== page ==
Nurse of the Week: Penn State Nursing Dean Laurie Badzek Honored with National Leadership in Ethics Award

Nurse of the Week: Penn State Nursing Dean Laurie Badzek Honored with National Leadership in Ethics Award

Our Nurse of the Week is Laurie Badzek, LLM, JD, MS, RN, FNAP, FAAN, dean of the College of Nursing at Penn State, who has been honored with the American Nurses Association’s (ANA) Leadership in Ethics Award. ANA created the award to recognize registered nurses who have authentically demonstrated the highest standards of ethics and leadership in their daily practice, served as an ethical role model, and promoted ethical dialogue and scholarship.

Throughout her career, Badzek has held the roles of nurse, attorney, researcher, and educator. She brings experience in genomics, health care ethics and law, nursing practice, and end-of-life care and decision-making to her work, and her commitment to ethical leadership led her to serve as director of the American Nurses Association Center for Ethics and Human Rights where she was instrumental in revising the ANA Code of Ethics for Nurses.

Nick Jones, executive vice president and provost, tells news.psu.edu, “In 2018, we selected Laurie to be dean of Penn State’s College of Nursing in part because of her exemplary leadership on ethical and human rights issues and advocacy regarding nursing education, practice and policy. I consider Laurie a role model for ethical leadership at the University, so I’m thrilled that she received this much-deserved award from the ANA. I congratulate and thank Laurie for her commitment to excellence.”

Badzek began her role as dean of the Penn State College of Nursing in July 2018 where she oversees the undergraduate and graduate programs at 12 commonwealth campuses and online. Her role also enables her to be a champion of using genomics in nursing to enhance patient care, and her research in genomics has been funded by the National Council of the State Boards of Nursing, National Institutes of Health, National Human Genome Research Institute, and National Cancer Institute. Badzek is also a member of the American Association of College of Nursing Deans and Sigma Theta Tau International Honor Society of Nursing, and a fellow of the National Academies of Practice and more.  

To learn more about Laurie Badzek, dean of the College of Nursing at Penn State, who has been honored with the American Nurses Association’s Leadership in Ethics Award, visit here.

California Universities Work Together to Train More Nurse Practitioners to Fill Mental Health Care Gap

California Universities Work Together to Train More Nurse Practitioners to Fill Mental Health Care Gap

In an effort to address a shortage of mental health providers in the state of California, UC San Francisco (UCSF), in collaboration with UC Davis and UCLA, has announced the launch of an online training program for psychiatric-mental health nurse practitioners (PMHNPs). The program aims to train 300 new mental health providers to enter the state’s workforce by 2025.

An estimated 17 percent of Californians live with mental health needs, according to ucsf.edu. Many in that population lack access to mental health care and the problem is expected to worsen as the psychiatrist workforce continues to dwindle. Graduates of UC San Francisco’s new program are projected to serve as many as 378,000 patients over the next five years.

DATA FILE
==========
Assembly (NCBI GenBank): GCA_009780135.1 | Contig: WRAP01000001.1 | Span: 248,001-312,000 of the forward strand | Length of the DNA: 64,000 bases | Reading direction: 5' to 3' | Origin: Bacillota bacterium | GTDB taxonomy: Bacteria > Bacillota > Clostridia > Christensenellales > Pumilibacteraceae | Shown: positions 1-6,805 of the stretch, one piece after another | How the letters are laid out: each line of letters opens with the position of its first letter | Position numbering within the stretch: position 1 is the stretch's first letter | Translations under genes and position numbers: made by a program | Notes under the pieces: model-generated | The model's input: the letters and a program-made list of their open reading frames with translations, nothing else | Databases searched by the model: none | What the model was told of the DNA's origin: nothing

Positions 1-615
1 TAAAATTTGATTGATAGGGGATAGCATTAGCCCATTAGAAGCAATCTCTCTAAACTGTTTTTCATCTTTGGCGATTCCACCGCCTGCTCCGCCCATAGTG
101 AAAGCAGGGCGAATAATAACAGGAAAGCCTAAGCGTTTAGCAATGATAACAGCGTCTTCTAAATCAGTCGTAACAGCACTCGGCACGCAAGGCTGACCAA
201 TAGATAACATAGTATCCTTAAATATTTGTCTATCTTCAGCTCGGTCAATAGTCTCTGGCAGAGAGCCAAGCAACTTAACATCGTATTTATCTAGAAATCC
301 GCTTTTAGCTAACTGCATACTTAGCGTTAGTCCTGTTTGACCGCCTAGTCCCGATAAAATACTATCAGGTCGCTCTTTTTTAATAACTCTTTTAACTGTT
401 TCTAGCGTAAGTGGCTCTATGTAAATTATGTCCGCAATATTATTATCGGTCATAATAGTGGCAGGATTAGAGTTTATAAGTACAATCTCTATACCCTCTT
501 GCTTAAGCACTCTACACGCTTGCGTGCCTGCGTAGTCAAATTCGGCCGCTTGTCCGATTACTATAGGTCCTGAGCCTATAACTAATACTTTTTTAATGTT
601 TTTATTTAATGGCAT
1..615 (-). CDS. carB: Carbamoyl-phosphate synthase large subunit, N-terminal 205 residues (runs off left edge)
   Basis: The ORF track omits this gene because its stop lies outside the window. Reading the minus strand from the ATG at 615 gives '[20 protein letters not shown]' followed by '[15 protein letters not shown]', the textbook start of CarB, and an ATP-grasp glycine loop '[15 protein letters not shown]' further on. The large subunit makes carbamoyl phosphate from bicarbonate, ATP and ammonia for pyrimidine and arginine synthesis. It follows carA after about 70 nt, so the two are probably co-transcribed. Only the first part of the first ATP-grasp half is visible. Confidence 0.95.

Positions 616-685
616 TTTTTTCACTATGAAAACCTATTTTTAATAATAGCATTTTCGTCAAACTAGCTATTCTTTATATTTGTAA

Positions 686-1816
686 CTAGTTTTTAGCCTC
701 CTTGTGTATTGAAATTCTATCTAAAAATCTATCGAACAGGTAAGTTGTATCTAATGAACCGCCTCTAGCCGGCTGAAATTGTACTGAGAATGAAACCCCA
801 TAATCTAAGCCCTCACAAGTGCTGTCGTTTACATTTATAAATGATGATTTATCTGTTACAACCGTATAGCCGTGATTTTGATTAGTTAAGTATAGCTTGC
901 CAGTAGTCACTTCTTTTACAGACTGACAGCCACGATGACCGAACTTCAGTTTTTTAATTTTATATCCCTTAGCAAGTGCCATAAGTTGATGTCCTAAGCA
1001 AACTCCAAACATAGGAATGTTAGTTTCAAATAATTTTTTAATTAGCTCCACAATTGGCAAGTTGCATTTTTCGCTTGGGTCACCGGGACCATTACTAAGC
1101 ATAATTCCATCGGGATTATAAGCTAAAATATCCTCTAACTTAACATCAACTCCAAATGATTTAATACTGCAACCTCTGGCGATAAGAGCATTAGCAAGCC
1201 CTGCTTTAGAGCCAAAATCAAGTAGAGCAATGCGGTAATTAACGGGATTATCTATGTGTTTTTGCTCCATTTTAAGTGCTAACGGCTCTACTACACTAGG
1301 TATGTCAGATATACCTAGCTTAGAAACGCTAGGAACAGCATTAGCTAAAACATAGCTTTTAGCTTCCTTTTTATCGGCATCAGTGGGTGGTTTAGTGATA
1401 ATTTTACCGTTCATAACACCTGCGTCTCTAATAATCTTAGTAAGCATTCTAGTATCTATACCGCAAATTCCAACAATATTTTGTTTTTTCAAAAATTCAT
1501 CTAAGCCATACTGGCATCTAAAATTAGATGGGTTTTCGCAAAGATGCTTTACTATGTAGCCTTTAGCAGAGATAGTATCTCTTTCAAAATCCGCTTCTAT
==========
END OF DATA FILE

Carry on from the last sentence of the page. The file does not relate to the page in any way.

California currently has 13,000 nurse practitioners in its workforce, many of whom care for underserved populations in primary care settings including hospitals, prisons, schools, and other outpatient medical practices. PMHNPs are specialized mental health professionals authorized to prescribe psychotropic medications, treat severe mental illness and substance abuse disorders, and offer psychiatric care.

Program co-director Rosalind De Lisser, MS, RN, NP, associate professor in the UCSF School of Nursing, tells ucsf.edu, “I am tremendously excited about this innovative multi-campus program. It has the potential to expand our reach as an educational institution by providing excellent clinical training and contributing to the workforce development needs of California.”

Her sentiments were echoed by fellow co-director Deborah Johnson, DNP, RN, NP, also an associate professor in the UCSF School of Nursing, who stated: “Building upon our successful history as a top-ranked public PMHNP program, this program eliminates geographical barriers and allows California NPs in primary care to gain the education and training necessary to provide behavioral health services in their communities. The three-school collaboration provides high-quality educational resources for students across the state.”

The new program is scheduled to launch in fall 2020, with administrative offices located on the UC San Francisco campus. Students will be able to complete their clinical training component in the region where they live. The program aims to recruit 40 students for the first years and 65 students each following year, for a total of 300 PMHNPs over five years.

To learn more about the new online training program for psychiatric-mental health nurse practitioners being launched by UC San Francisco in collaboration with UC Davis and UCLA, visit here.

University at Buffalo School of Nursing Expands Clinical Sites to Better Serve Native American Communities

University at Buffalo School of Nursing Expands Clinical Sites to Better Serve Native American Communities

The University at Buffalo (UB) School of Nursing recently expanded its clinical sites for students, offering improved nursing services to local Native American communities and other underserved populations. UB Nursing was also able to enhance its curriculum thanks to $3.4 million in grant funding from the US Health Resources and Services Administration (HRSA).

The HRSA funding was provided in two grants—an Advanced Education Nursing grant, which ended in December, and an Advanced Nursing Education Workforce grant, which will continue through June. The two grants have led to significant improvements in addressing nursing shortages, both in outreach to underserved populations and by allowing the School of Nursing to educate more Doctor of Nursing Practice (DNP) students.